When it comes to discussing intimate affairs in our society, money might be an even more taboo subject than sex. But in this current economic climate, personal finance issues have come to the forefront of conversation. Hilary Black, editor of the anthology “The Secret Currency of Love” — a collection of essays about love and money — discusses the role that money plays in our interpersonal relationships.
Q: What made you decide to put together an anthology about love and money?
A: Well, for one thing, I was interested in the personal side of money, which was not covered very often by the mainstream press. But my “aha” moment came after a breakup with a wealthy boyfriend who, in the end, I didn’t particularly connect with. A few of my educated, otherwise liberal friends questioned my decision to end the relationship because, as one put it, “this guy could take care of you for life.” I was surprised by that reaction; it made me want to explore the subtle, often thorny ways that money affects personal relationships.
Q: Why is money — something so essential — often such a taboo subject in interpersonal relationships? Is talking about money still more taboo than, say, sex?
A: I think the forbidden nature of financial topics is a vestige of an earlier age, when certain subjects were off-limits. Back then, you could complain all you wanted about your husband’s personal shortcomings — but discussing his income was a kind of betrayal. Today, I think money remains a charged topic because, for many people, it’s a proxy for self-worth and self-esteem.
Q: Do you think the current dismal economy will help bring money talks to the forefront of relationships? Or will the taboo persist, causing more rifts as the economy goes from bad to worse?
A: In an economy like this one, money conversations in intimate relationships will be all but unavoidable. People’s lives and careers and standards of living are changing dramatically, and it’s hard to imagine that it won’t spill over into the personal arena. This isn’t necessarily a bad thing, to my mind, since shelving money discussions is often unhealthy in the end.
Q: Will this economic crisis cause people to be more open about money in general, in the workplace and in social circles? Would that be a good or dangerous thing?
A: I think it will — and as far as I’m concerned, more openness about money and the power it wields in our personal lives is about the only upside to this dismal economy. Because this is happening to all of us, it will be cathartic to be able to acknowledge our financial worries — something that as recently as six months ago was not appropriate for dinner party conversation.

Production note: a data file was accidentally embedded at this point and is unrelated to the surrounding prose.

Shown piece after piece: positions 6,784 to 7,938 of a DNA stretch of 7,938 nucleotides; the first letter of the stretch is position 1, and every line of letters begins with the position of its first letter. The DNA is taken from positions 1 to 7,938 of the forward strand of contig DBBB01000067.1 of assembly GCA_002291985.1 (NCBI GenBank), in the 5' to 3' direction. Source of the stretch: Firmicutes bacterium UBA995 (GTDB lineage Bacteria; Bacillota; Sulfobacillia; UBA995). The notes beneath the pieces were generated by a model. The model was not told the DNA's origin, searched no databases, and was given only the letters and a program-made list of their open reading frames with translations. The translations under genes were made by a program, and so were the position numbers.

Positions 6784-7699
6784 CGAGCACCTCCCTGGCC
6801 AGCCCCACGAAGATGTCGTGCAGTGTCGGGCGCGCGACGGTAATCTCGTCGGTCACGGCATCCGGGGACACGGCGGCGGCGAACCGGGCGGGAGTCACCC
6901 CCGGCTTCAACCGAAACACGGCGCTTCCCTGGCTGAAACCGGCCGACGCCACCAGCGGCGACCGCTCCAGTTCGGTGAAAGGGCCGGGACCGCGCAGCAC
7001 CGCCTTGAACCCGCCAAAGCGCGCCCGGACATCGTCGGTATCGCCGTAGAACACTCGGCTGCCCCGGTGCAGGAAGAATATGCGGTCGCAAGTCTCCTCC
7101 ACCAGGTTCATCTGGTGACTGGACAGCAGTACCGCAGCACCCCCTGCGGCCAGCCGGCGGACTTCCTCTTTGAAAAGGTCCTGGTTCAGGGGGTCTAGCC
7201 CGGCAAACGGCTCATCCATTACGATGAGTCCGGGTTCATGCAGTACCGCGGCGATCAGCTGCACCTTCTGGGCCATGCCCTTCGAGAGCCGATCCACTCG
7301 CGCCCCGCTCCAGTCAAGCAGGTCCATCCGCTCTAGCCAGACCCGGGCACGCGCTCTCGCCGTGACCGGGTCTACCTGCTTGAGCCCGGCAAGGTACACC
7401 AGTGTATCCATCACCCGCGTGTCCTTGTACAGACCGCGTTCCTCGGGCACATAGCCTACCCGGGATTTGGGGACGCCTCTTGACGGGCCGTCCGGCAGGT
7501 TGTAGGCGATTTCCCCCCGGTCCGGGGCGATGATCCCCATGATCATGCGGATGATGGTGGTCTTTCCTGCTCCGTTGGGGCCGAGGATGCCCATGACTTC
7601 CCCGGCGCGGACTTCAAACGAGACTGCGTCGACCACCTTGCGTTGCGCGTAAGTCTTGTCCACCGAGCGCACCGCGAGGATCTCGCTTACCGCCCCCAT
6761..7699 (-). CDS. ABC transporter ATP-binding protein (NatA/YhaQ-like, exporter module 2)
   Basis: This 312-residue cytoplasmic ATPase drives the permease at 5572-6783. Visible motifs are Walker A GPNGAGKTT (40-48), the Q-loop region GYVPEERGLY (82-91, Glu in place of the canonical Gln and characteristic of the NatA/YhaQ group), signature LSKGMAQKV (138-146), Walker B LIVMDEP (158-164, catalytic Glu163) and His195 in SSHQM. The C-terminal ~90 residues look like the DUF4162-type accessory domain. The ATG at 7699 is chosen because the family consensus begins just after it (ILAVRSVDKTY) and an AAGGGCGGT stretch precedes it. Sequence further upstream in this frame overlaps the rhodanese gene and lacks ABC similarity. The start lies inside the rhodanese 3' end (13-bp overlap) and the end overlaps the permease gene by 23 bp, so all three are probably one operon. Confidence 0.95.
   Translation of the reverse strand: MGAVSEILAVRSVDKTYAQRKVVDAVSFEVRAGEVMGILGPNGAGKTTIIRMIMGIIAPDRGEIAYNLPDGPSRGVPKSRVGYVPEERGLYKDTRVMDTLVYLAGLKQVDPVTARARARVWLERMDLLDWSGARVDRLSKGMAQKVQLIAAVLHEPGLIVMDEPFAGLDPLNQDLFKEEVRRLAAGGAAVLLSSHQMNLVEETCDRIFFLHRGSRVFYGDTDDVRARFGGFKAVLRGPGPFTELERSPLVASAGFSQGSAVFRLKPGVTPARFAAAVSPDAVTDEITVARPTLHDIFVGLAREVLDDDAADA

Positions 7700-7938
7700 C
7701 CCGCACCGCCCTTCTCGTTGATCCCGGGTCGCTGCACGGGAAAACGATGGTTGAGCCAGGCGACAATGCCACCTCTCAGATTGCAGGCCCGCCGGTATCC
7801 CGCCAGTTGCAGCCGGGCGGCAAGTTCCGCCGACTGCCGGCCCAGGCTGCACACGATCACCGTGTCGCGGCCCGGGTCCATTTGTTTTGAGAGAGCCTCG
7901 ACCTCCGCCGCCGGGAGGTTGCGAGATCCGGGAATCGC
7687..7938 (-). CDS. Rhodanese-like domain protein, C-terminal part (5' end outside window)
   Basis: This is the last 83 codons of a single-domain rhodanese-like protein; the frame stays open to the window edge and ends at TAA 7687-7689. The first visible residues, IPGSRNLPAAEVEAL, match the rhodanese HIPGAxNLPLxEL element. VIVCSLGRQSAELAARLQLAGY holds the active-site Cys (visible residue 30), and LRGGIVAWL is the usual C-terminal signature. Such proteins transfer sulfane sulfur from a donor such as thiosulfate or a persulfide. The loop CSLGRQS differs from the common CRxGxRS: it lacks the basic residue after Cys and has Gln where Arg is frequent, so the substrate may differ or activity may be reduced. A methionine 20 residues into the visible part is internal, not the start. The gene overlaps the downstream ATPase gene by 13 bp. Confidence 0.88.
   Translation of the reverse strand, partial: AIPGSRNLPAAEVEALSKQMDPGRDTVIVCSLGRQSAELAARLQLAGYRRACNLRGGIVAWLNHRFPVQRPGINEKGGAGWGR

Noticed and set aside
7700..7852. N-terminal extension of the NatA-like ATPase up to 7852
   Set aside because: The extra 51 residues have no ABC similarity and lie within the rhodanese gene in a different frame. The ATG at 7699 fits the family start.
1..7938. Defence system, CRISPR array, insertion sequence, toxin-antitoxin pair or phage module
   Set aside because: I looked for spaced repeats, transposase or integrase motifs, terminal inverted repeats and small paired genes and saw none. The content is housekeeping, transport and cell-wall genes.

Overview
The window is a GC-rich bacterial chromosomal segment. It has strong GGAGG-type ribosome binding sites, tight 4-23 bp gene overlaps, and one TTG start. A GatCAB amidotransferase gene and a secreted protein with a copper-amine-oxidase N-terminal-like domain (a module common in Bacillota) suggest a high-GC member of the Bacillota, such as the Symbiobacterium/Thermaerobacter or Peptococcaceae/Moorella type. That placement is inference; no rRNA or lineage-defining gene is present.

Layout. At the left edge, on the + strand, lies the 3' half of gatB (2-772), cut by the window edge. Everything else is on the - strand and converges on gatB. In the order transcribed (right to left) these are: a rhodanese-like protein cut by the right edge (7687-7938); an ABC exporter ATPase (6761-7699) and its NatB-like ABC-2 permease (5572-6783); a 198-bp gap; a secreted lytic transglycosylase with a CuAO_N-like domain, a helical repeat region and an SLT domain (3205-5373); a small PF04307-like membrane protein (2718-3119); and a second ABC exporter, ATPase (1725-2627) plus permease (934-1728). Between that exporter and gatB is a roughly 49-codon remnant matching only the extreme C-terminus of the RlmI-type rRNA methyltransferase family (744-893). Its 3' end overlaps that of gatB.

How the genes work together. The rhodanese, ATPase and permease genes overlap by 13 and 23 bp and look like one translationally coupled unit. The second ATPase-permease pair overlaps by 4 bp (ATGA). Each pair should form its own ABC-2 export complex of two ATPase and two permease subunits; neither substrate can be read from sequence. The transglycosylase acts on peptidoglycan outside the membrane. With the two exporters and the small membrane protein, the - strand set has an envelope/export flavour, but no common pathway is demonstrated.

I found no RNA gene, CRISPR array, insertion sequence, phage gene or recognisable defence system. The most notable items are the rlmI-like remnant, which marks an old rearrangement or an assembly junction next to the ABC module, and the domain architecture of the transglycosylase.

Q: The essayists in your book — and many other people — equate money to things like freedom, power and security. Do we allow money to control too much of our lives?
A: No one can deny the immensely powerful role that money plays in shaping our life decisions. For example, one woman in the book chooses not to have a second child, because she realizes she can't afford it.
But there's such a thing as assigning too much power to money — as with the unchecked greed that led to the current financial meltdown. So in the end, it's all about striking a balance.
Q: Do you think men and women approach money differently when it comes to talking about it, making it, needing it?
A: Absolutely. Women are generally more comfortable than men at verbalizing their problems. But because many women have been sent mixed messages about their own earning options, they often possess complicated, ambivalent feelings about money that are difficult to express. Both women AND men are coming to terms with the Cinderella myth. So in the end, perhaps the best shot at bridging the financial gender gap is honesty.
Q: In your research for this book, what was the most shocking story you heard? And what was the most surprising lesson you learned?
A: There were a number of them. But one that stands out is the story of a woman who fell in love with a homeless drug addict and stayed with him for three years, to the shock of her friends and family. The lesson I learned is the universal role that money plays in personal relationships. Rich or poor, single or married — everybody has financial issues to work through.
Q: What do you want readers to take away from this collection of essays?
A: First and foremost, I want people to enjoy these stories. They're personal, they're beautifully written, and they're deeply revealing. I also hope that, as I did, readers will see bits of themselves in every essay — and if they can use that information to clarify and navigate their own financial challenges, all the better.
Hilary Black has spent her career as an editor in both books and magazines, with positions at Random House, HarperCollins, Simon & Schuster, More magazine (where she was a founding editor) and Tango Magazine (where she was editor-in-chief). She lives in New York City.